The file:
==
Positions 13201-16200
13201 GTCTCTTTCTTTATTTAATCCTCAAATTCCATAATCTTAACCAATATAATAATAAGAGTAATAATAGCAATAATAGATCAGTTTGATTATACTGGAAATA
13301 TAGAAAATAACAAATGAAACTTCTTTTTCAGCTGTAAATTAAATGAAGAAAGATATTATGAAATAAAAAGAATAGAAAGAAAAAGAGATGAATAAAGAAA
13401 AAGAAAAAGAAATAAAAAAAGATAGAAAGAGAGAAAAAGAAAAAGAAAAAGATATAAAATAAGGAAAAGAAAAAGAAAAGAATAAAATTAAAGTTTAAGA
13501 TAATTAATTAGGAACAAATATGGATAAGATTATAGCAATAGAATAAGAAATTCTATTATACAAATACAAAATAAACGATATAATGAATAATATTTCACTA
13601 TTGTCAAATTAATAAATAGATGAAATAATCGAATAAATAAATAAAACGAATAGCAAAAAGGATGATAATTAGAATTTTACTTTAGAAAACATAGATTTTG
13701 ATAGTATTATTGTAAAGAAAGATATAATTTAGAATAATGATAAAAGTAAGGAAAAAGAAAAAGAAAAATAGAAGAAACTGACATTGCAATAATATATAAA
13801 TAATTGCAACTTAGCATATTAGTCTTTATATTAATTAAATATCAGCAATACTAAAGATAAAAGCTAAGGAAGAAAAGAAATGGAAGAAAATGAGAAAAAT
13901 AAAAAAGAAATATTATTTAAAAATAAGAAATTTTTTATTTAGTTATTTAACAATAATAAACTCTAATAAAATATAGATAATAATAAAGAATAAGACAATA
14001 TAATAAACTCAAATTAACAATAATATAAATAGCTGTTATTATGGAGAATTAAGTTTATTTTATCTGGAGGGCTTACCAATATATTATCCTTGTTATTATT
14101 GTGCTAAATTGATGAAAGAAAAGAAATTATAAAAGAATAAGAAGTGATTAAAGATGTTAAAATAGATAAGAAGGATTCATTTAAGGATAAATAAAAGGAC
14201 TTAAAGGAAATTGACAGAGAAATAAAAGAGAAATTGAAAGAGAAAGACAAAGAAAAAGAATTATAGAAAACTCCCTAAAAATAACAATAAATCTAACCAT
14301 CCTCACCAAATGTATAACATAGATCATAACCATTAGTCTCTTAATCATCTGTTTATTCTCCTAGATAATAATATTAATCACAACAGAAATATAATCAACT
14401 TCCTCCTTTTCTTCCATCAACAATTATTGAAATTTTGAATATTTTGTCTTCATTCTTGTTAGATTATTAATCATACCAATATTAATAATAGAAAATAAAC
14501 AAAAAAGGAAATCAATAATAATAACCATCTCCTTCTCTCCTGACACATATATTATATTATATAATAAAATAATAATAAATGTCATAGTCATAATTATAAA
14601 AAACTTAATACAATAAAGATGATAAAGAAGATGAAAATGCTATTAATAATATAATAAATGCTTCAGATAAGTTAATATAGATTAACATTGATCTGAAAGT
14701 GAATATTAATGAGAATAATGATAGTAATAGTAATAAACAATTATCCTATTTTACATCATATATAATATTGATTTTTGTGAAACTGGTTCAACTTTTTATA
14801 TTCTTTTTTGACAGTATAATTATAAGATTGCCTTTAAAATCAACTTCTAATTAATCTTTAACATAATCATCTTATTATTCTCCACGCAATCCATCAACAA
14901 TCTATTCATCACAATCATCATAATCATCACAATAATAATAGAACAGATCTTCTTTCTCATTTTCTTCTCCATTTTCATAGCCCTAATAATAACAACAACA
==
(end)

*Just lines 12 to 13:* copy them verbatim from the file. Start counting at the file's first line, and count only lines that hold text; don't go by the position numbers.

14201 TTAAAGGAAATTGACAGAGAAATAAAAGAGAAATTGAAAGAGAAAGACAAAGAAAAAGAATTATAGAAAACTCCCTAAAAATAACAATAAATCTAACCAT
14301 CCTCACCAAATGTATAACATAGATCATAACCATTAGTCTCTTAATCATCTGTTTATTCTCCTAGATAATAATATTAATCACAACAGAAATATAATCAACT